I had a friend tell me about a DnD 3.5 specialization for a fighter class, the crit fighter. Somehow, using the int score, this class would lower the die needed for a crit, and could, for instance, crit on a 14 rather than a 20. I am just wondering if anyone else has heard of this or something similar. If you have, would you please post a link to the source? Thanks.
I'm not familiar with the Int rule but there are several ways to lower your crit so that you have a good crit chance (>25%).
First you start with a weapon with a high critical range. The obvious choices are Rapier (1d6, 18-20/x2), Scimitar (1d6, 18-20/x2) and Falchion (2d4, 18-20/x2). Many people prefer the Falchion as a two handed weapon and therefore a better damage dealer.
Next you double the crit range. There are many ways to do it, but in the often the best way to do it (especially over a campaign) is to take the feat Improved Critical. This extends your critical range to 15-20, giving you a 6/20 (30%) critical threat chance. The other options are the Keen weapon enhancement, a Scabbard of Keen Edges, and the Keen Edge spell. Note that these effects don't stack so you only need one.
This benefit doesn’t stack with any other effect that expands the threat range of a weapon (such as the keen edge spell or the Improved Critical feat).
Next most players take feats and abilities to increase their attack, to confirm more critical threats. Once that reaches a certain level they invest in additional damage. The Burst enhancements (Icy Burst, etc) are often chosen because this build makes better use of their crit damage.
All references from d20SRD.org
Here's how you get a threat range of 13-20 or better.
- Wield a weapon with 18-20 threat range (scimitar, for example)
- Take the Improved Critical feat to double your threat range
- Take the Disciple of Dispater prestige class for the level 8 Iron Power ability, which grants triple threat range and stacks with Improved Critical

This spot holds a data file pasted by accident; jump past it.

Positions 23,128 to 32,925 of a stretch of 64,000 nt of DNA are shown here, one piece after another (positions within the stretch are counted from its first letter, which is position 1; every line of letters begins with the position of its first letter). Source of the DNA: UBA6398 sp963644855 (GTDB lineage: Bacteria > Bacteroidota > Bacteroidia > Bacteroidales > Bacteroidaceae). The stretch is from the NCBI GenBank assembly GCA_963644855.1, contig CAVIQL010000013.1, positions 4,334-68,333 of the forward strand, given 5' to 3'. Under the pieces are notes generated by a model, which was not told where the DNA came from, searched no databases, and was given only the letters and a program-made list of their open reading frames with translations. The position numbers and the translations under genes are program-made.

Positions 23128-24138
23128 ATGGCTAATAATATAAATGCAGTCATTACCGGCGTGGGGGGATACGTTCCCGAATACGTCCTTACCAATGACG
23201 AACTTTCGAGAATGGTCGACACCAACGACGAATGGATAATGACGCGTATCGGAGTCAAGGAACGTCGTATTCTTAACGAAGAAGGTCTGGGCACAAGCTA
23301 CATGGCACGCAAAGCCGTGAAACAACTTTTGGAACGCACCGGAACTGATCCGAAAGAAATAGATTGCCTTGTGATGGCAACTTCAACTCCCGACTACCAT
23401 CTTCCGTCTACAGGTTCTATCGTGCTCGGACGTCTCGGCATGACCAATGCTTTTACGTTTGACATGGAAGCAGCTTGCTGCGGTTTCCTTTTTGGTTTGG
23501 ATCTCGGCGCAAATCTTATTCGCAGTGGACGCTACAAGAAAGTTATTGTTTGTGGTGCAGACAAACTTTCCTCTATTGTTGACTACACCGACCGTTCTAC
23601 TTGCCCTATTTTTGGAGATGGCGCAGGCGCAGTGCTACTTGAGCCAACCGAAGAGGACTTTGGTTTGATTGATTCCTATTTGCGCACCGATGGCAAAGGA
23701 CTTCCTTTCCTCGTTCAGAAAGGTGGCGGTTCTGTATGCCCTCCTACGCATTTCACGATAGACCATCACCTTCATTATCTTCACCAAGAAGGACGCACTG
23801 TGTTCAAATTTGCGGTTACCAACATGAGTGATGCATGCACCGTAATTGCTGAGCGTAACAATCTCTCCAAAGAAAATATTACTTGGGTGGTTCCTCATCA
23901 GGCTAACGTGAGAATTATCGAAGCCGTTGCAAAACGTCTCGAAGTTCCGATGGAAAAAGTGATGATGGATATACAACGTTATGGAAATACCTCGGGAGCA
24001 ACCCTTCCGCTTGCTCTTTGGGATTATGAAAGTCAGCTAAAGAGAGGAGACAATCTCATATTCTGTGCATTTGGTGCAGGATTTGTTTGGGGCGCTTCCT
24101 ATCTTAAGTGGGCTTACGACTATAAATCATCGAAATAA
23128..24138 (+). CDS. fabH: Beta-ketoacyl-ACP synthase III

- Additionally, a barbarian with the urban class feature variant gains +1 to threat range on a charge or flat-footed opponent
You now have a threat range of 9-20. With the urban barbarian, you have 8-20 on a charge or versus a flat-footed opponent.
If you don't want to play an evil character, the Weapon Master (Sword and Fist, 3.0) or Psychic Weapon Master (WotC web article, 3.5) will give you +2 to threat range, for a respectable 13-20. My old fighter character not only took this combination, but created a scabbard which applied the paladin spell bless weapon, which automatically confirms critical hits against evil foes.
If you're willing to delve into third-party, 3.0 and pre-errata material, there are some 17-20 base weapons that will give you an even more ridiculous threat range: with the Dispater prestige class, 5-20.
I've found nothing official that allows a creature to add its Intelligence modifier to the threat range of a weapon it employs. No official feat does this, no official class—standard or prestige—does this, and no magic item or special ability does this. However, unofficially, over on the Giant in the Playground forums in Mar. 2010, a homebrew monster class was posted for the gloom (Epic Level Handbook 192–3). At level 14 the homebrew monster class gloom gains the natural ability killing edge that says
Whenever a gloom delivers a sucessfull critical, it adds +1d6 damage to. If the weapon has an higher crit mod than normal, it deals an extra +1d6 for each point that it is higher than x2 (+2d6 for x3, +3d6 for x4, etc)
In adition, for any simple weapon it wields, the Gloom can either replace the threat range by his int modifer, or the crit multiplier by half his int modifier.
So, a gloom with an int of 22 could either make a normal dagger threaten a crit on a range of 15-20 or change the dagger's crit multipler to x3.